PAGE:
|Publication number||US4737380 A|
|Application number||US 07/001,690|
|Publication date||Apr 12, 1988|
|Filing date||Jan 9, 1987|
|Priority date||Jan 9, 1987|
|Publication number||001690, 07001690, US 4737380 A, US 4737380A, US-A-4737380, US4737380 A, US4737380A|
|Inventors||William R. Shene|
|Original Assignee||Monaghan Medical Corporation|
|Export Citation||BiBTeX, EndNote, RefMan|
|Patent Citations (6), Referenced by (7), Classifications (19), Legal Events (5)|
|External Links: USPTO, USPTO Assignment, Espacenet|
1. Field of the Invention
The invention relates to a method for providing an insulating cover for a lithotripter electrode. More specifically, the invention relates to such a method which does not substantially increase the outer diameter of the insulated electrode.
2. Description of Prior Art
It is known in the art to use lithotripter electrodes for fragmentation of stones in the urinary and biliary tracts. Such electrodes are inserted into the patient through endoscopes such that the electrode tip is adjacent the stones, and a high potential electric signal is applied to the electrode to cause sparking between the center and outer conductors of the electrode. The resultant hydraulic shock wave fragments the adjacent stone.
As will be appreciated, the electrode must have a very small outer diameter to allow free passage through the small working channel of the endoscope.
In an attempt to construct such an electrode from 3 French braided wire (outer diameter approximately 0.028 to 0.029 inches), which braided wire includes a central conductor surrounded by an insulator and an outer coat of braided conductor strands (the braided coat being braided from four strands of interwoven copper conductor approximately 0.002 inches per strand), the problem arises of providing an insulating cover for the braided wire.
One solution which has presented itself is to encase the braided wire in a heat-shrinkable tubing, e.g. tubing identified by the trade mark FIT, specifically, FIT-350 Insulated Kynar tubing. However, such tubing has a wall thickness of 0.010 inches before the tubing is shrunk, and the wall thickness will increase when the tubing is shrunk. Thus, the outer diameter of the insulated braided wire would be increased by at least 0.02 inches. Such an increase is, of course, far too large to be acceptable.
Dipping the braided wire in a melted insulation and then letting it dry would provide an irregular outer surface of the insulated braided wire and would also provide an unacceptably large outer diameter.
Traditional approaches for applying an insulating cover to an electric conductor are illustrated in U.S. Pat. No. 3,471,327, Gerland et al, Oct. 7, 1969, U.S. Pat. No. 4,183,888, Mutzke, Jan. 15, 1980, U.S. Pat. No. 4,497,849, Hughes et al, Feb. 5, 1985, and U.S. Pat. No. 4,521,363, Vogel, June 4, 1985. The U.S. Pat. No. 3,471,327 teaches a dipping method while the remainder of the patents are directed at extrusion methods. None of these methods would be acceptable for the production of lithotripter electrodes with an insulated covering.
It is therefore an object of the invention to provide a method for providing an insulating covering for a lithotripter electrode.
In accordance with the invention there is provided a method for producing an insulator covered lithotripter electrode which includes the steps of selecting a length of braided wire having an outer diameter and selecting a length of heat-shrinkable tubing having an initial inner diameter greater than the outer diameter of the braided wire. The braided wire is inserted into the tubing such that, at one end of the tubing, the tubing extends beyond the braided wire. One end of the tubing is grasped without grasping the braided wire. A weight is attached to the other end of the tubing, whereby, the tubing with the braided wire inserted therein, will extend downwardly from the first end to the other end thereof. Heat from a heat source is applied to the tubing, the heat source being located initially at the first end of the tubing. The heat from the heat source causes the tubing to shrink and, simultaneously, the weight pulls the tubing downwardly to cause the tubing to stretch and thereby increase the length thereof and decrease the wall thickness of the tubing. The heat source is moved downwardly as the tubing stretches so that the tube shrinks onto the braided wire to provide a tight-fitting insulator cover, and the tube stretches to decrease the wall thickness thereof such that the outer diameter of the insulated wire is not substantially greater than the outer diameter of the braided wire without insulation.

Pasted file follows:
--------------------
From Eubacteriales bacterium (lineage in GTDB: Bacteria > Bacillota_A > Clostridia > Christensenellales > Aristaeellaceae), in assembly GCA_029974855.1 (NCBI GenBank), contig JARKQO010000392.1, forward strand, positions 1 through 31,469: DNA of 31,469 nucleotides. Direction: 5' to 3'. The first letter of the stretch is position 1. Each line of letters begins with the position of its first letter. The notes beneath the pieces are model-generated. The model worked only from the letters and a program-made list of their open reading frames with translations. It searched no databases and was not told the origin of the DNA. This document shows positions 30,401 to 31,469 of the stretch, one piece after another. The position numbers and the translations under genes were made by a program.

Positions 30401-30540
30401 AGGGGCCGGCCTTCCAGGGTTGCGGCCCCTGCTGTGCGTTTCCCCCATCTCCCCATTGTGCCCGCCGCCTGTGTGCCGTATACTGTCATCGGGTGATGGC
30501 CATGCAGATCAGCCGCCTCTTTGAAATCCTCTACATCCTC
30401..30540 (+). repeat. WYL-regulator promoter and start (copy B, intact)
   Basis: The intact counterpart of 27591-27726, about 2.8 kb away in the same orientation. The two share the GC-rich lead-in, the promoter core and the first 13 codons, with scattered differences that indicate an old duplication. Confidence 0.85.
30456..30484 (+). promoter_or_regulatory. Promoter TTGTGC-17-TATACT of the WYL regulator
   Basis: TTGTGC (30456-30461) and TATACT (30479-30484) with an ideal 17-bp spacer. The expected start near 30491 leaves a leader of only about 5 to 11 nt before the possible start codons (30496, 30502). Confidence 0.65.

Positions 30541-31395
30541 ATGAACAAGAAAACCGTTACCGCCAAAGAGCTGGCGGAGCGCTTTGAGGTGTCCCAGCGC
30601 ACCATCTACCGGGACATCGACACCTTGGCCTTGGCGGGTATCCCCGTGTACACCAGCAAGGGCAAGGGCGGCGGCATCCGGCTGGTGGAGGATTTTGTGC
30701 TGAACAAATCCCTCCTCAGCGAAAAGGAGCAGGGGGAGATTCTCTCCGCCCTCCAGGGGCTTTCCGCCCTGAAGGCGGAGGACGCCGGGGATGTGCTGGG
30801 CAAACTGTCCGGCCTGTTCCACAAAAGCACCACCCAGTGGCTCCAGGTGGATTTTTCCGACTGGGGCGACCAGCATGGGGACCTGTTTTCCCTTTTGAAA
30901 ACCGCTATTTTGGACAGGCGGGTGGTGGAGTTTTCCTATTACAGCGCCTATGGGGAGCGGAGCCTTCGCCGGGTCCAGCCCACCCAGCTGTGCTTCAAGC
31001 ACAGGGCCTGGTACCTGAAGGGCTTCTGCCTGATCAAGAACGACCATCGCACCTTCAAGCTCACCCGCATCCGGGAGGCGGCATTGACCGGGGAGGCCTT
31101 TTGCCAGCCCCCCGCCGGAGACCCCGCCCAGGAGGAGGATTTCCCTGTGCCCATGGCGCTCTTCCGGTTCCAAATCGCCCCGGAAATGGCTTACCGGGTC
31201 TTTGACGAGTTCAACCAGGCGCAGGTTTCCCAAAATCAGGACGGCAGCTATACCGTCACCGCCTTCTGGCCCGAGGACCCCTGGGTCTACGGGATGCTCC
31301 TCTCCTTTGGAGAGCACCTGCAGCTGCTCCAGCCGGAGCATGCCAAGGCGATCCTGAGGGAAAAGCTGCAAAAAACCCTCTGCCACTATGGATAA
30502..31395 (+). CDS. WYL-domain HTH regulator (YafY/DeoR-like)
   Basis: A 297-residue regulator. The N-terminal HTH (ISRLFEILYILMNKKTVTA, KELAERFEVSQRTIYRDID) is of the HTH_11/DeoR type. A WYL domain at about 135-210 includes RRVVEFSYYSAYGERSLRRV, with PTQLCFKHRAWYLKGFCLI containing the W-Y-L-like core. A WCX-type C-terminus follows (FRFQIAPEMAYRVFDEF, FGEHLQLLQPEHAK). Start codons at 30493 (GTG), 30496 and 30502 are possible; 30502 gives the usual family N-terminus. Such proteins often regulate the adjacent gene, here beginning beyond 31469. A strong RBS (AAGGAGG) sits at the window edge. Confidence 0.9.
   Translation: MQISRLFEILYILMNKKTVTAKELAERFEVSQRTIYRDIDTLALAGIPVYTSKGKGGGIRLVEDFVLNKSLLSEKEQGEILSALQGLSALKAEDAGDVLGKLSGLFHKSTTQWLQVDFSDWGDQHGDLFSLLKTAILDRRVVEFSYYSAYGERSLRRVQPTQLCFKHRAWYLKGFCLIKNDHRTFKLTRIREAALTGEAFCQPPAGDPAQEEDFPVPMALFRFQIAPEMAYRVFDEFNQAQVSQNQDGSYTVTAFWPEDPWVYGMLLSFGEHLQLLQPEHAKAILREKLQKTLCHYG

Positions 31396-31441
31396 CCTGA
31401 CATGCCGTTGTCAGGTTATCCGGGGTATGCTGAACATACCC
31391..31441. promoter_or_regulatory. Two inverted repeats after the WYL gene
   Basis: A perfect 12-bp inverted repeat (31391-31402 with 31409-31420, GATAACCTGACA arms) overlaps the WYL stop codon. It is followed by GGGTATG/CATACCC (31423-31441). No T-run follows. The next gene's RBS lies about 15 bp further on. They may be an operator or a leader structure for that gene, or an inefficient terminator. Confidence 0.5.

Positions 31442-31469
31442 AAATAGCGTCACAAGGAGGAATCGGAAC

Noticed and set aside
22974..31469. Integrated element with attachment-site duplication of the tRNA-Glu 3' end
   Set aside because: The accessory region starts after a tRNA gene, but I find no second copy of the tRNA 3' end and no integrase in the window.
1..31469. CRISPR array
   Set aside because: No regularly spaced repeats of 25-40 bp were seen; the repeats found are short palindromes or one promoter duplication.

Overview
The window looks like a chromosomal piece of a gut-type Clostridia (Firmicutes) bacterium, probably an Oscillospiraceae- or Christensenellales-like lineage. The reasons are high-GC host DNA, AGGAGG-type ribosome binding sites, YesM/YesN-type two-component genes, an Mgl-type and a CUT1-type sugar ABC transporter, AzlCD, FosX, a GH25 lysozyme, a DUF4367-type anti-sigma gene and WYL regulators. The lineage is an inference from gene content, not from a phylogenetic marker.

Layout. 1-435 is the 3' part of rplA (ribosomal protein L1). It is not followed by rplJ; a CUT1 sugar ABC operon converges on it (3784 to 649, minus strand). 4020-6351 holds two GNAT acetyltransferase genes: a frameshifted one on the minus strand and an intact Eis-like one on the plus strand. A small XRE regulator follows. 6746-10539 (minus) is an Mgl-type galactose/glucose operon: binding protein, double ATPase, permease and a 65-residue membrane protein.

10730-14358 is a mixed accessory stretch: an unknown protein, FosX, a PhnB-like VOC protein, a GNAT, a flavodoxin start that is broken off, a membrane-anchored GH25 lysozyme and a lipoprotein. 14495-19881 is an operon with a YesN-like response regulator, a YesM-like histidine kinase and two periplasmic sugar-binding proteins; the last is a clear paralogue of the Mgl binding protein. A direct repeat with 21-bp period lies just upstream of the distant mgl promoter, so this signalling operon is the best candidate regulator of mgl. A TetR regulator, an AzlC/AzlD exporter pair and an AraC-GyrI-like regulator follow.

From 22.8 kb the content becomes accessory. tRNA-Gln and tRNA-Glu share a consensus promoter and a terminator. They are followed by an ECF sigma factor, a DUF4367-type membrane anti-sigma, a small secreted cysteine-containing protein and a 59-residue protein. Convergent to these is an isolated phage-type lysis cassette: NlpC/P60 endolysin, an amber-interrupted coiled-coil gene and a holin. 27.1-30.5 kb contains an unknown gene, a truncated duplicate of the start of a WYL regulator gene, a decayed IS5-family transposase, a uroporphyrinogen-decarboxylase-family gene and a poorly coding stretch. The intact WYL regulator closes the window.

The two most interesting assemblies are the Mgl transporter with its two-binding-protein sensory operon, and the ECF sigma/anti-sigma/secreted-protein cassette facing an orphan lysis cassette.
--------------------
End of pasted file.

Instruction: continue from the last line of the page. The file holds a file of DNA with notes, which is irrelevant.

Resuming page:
The invention will be better understood by an examination of the following description, together with the accompanying drawings, in which:
FIG. 1 shows a length of braided wiring;
FIG. 2 is an end view of FIG. 1;
FIG. 3 illustrates the braided wire after several steps of the process have been carried out;
FIG. 4 illustrates changes after still more steps have been carried out; and
FIG. 5 illustrates a set-up for the final steps of the method.
Referring to the drawings, a braided wire, illustrated generally at 1, comprises a central conductor 3, a surrounding insulator 5 and the outer coat of braided strands 7.
In carrying out the method, a length of braided wire, for example, a length of 135 cm, is selected. The selected length is then subjected to a high voltage potential test to check for insulation integrity of the center conductor. If an insulation defect exists, then the selected length is rejected.
After the length has passed the high voltage potential test, the inner conductor 3 and the surrounding insulation 5 is slid out of one end of the outer coat 7 for a length of approximately 1 inch. At the opposite end, the braid of the outer coat is combed until the conductors are parallel with each other. A minimum length of 1/4 inch should be so combed. The length of braided wire will then appear as illustrated in FIG. 3 wherein 9 is the length of parallel combed copper strands.